Oil companies distort the truth by spending billions of dollars on misleading advertising campaigns. They could be using that money to fund the solutions we need to address the climate crisis.
A sprouting plant. A closeup on tree bark. A rolling field of green. Young scientists pipetting into a petri dish. A soothing voiceover that says:
“We’re part of the solution.”
No, this isn’t a futuristic movie or a lesson on plant biology. If this sounds familiar, it’s because you’ve seen an advertisement from Exxon, Chevron, Shell, BP or another fossil fuel corporation.
In the last decade, the fossil fuel industry has spent huge amounts of money to convince the public that flowering plant imagery means that the industry is committed to a healthy future for all. It’s spent billions to sway public opinion and situate itself as a necessary part of the worldwide way of life.
In fact, the industry has spent $1.4 billion on advertising campaigns in the last 10 years to convince us that humans cannot and will not survive without fossil fuels.
The industry isn’t just embellishing what it does. When Big Oil says it’s committed to “green” causes, renewable energy, and actionable solutions to address the climate crisis, it is a completely false narrative. Oil and gas corporations are lying.
In reality, the bulk of what the fossil fuel industry is spending money on is fossil fuels. According to a report from the International Energy Association, Big Oil is investing 99% in fossil fuels, and 1% in renewable energy.
This is even more infuriating when you consider that oil companies like Exxon have known for decades about the threat of climate change. Instead of using this knowledge to shift business models or warn the public, Exxon wasted time and money to manipulate the information shared and stir up skepticism. Why? Per former employees, Exxon didn’t want to deal with policies that could potentially jeopardize its profits.
The oil and gas industry is pouring money into sustainability buzzwords, green imagery, and catchy advertising copy. The cognitive dissonance between what the industry says it’s doing and what it actually does is enormous.
Recently, the Guardian announced it will no longer allow the oil and gas industry to advertise in the outlet. The Guardian is the first major newspaper in the world to ban oil company advertisements.
In an interview with HEATED, the Guardian’s interim chief executive Ann Bateson said that as advertising makes up 40% of revenue at the Guardian, the decision wasn’t made lightly.
The message that fossil fuel advertisements were sending became a bigger concern for the Guardian.
“Promoting a product to consumers is qualitatively different from trying to change perceptions about what a company’s doing. [Fossil fuel companies] are essentially promoting an agenda—one often consistent with their lobbying,” Bateson said.
And she’s right. Big Oil is trying to influence public perception, and it’s spending lots of money to do so on a lot of different platforms. Recently, Exxon spent $50,000 in one week on political Facebook ads. It’s not alone. Here are just some recent examples of top oil and gas companies running Facebook ad campaigns using the “we’re building a sustainable future” narrative.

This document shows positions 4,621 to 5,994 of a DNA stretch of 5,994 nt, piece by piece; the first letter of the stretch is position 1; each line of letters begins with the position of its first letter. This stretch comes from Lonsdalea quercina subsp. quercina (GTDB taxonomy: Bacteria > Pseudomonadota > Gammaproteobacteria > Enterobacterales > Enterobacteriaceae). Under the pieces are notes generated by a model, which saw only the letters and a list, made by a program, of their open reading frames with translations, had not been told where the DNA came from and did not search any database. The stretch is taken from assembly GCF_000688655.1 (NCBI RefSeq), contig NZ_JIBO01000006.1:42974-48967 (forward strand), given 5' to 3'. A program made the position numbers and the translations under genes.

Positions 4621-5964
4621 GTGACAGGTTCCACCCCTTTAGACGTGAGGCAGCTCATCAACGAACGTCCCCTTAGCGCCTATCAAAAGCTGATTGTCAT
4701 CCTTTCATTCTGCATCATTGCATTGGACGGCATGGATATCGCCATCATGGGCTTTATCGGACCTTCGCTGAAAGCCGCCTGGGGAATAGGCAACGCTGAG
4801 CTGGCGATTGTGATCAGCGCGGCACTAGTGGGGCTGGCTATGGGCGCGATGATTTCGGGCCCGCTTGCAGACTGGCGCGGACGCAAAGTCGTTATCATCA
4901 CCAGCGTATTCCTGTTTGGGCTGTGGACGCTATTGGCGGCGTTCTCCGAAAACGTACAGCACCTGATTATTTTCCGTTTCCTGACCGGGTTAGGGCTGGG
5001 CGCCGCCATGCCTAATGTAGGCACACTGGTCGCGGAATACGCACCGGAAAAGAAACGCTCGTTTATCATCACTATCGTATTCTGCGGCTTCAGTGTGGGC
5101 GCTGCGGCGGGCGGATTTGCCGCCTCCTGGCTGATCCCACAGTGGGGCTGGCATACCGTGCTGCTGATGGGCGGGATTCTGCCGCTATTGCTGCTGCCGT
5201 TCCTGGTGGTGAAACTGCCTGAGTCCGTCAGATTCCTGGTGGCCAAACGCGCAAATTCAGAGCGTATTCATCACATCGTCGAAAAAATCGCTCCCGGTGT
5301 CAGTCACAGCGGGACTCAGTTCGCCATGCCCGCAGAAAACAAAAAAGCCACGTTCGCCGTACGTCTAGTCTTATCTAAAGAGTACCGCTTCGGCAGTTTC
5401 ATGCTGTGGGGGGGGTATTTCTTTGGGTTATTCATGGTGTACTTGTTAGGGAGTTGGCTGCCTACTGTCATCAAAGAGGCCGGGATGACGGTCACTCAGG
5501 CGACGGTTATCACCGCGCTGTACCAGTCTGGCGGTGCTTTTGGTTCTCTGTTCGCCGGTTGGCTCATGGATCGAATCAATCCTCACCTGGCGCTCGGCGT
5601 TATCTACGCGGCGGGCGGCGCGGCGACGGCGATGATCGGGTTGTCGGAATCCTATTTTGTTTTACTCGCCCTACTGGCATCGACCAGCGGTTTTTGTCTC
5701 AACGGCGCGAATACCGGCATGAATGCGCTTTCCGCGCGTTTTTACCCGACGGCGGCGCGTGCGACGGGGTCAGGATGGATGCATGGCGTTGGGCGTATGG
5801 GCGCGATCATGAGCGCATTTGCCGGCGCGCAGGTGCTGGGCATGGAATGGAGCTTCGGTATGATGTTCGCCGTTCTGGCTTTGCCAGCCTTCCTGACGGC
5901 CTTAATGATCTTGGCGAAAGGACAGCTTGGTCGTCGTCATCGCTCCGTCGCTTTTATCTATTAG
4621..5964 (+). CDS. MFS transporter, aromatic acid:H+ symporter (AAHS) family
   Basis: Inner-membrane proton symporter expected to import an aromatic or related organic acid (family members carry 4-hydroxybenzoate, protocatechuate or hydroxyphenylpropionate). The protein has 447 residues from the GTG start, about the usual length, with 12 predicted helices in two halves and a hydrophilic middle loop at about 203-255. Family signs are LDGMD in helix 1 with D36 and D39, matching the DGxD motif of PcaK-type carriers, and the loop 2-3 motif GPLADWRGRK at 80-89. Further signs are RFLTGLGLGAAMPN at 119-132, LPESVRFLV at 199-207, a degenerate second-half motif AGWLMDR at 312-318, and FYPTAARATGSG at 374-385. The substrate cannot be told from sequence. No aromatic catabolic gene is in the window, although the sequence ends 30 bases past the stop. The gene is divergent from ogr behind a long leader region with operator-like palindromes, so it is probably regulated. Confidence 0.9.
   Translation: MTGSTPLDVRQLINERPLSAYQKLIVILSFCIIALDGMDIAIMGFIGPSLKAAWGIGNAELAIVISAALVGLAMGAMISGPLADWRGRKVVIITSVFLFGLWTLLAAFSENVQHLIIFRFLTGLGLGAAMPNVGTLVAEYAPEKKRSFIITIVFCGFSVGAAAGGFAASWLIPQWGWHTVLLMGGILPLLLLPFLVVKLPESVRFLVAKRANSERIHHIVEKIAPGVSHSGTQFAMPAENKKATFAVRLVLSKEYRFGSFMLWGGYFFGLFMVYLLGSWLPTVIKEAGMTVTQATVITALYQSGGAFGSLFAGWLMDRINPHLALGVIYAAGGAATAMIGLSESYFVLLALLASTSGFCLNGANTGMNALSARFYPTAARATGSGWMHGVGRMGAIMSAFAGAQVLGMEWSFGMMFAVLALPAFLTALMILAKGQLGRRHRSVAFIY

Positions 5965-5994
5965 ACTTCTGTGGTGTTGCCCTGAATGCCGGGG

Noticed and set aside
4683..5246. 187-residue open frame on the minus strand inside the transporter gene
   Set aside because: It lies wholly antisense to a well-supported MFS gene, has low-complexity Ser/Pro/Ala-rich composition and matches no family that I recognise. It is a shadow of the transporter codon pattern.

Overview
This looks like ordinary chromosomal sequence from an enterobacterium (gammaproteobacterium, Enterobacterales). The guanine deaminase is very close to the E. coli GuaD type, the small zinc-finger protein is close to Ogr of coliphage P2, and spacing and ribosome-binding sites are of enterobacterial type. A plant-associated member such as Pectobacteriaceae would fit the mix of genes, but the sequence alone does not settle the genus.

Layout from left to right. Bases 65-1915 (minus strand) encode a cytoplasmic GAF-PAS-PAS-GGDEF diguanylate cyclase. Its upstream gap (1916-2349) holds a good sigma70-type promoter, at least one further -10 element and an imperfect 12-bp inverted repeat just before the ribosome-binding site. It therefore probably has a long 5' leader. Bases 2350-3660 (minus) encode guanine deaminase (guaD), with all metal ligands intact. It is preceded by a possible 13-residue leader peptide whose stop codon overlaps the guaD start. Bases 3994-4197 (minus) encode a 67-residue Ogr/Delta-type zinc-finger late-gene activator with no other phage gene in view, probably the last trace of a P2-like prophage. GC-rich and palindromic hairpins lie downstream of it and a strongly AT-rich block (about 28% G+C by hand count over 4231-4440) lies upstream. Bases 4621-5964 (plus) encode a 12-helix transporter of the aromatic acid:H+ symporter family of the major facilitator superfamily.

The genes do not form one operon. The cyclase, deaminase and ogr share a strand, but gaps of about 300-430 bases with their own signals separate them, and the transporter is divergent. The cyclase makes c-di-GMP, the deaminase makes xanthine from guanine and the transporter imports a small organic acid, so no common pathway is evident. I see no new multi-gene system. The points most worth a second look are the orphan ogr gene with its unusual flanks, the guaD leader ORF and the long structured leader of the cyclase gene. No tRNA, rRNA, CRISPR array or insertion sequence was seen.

The oil industry is digging into the war-chest to use a variety of tactics to sway public opinion. Big Oil isn’t just using advertisements to sow confusion, it’s also using front groups.
Front groups are organizations created to mimic grassroots efforts. They’re funded by corporations to do corporate bidding by playing activist. They’ll use social media, advertising, the press and more to plant competing narratives into public discourse. Under the guise of a grassroots movement, these front groups create confusion and undermine actual activism.
With more climate litigation cases going to court over the last couple of years, more of these front groups are starting to pop up to persuade the public that climate litigation cases are bad for business, progress, and our way of life.
Front groups employ disingenuous advertising campaigns to persuade the public that oil and gas companies are good, and those that hold them accountable are bad.
So what do we do? Fighting billion-dollar disinformation campaigns is no small feat.
We can start by supporting legislation to hold those that recklessly destroy the climate accountable for their actions. In November 2019, U.S. Senator Ed Markey introduced climate sanctions legislation called the “Targeting Environmental and Climate Recklessness Act.”
This legislation would allow the U.S. Government to impose sanctions on companies and individuals who recklessly escalate the climate crisis. It’s critical to hold bad climate actors accountable and using sanctions is just one tool to do so.
Other legislative opportunities include the Green New Deal resolution, which intends to address climate change and economic inequality through a package of legislative pieces.
We should also support bills like the Climate Action Now Act H.R. 9, that have already passed the House of Representatives. This bill would require the U.S. government to meet its obligation to the Paris Climate Accord.
It’s time to reject Big Oil’s billion-dollar green advertising campaign. The industry is spending billions to paint itself green, associate sustainability with extractive practices, and ultimately convince us that there is no future without Big Oil in it. Some will refer to what the industry is doing as “greenwashing.” We prefer to be more direct about it: Big Oil is lying.
Audrey Schreiber is the Digital Strategist at EarthRights International.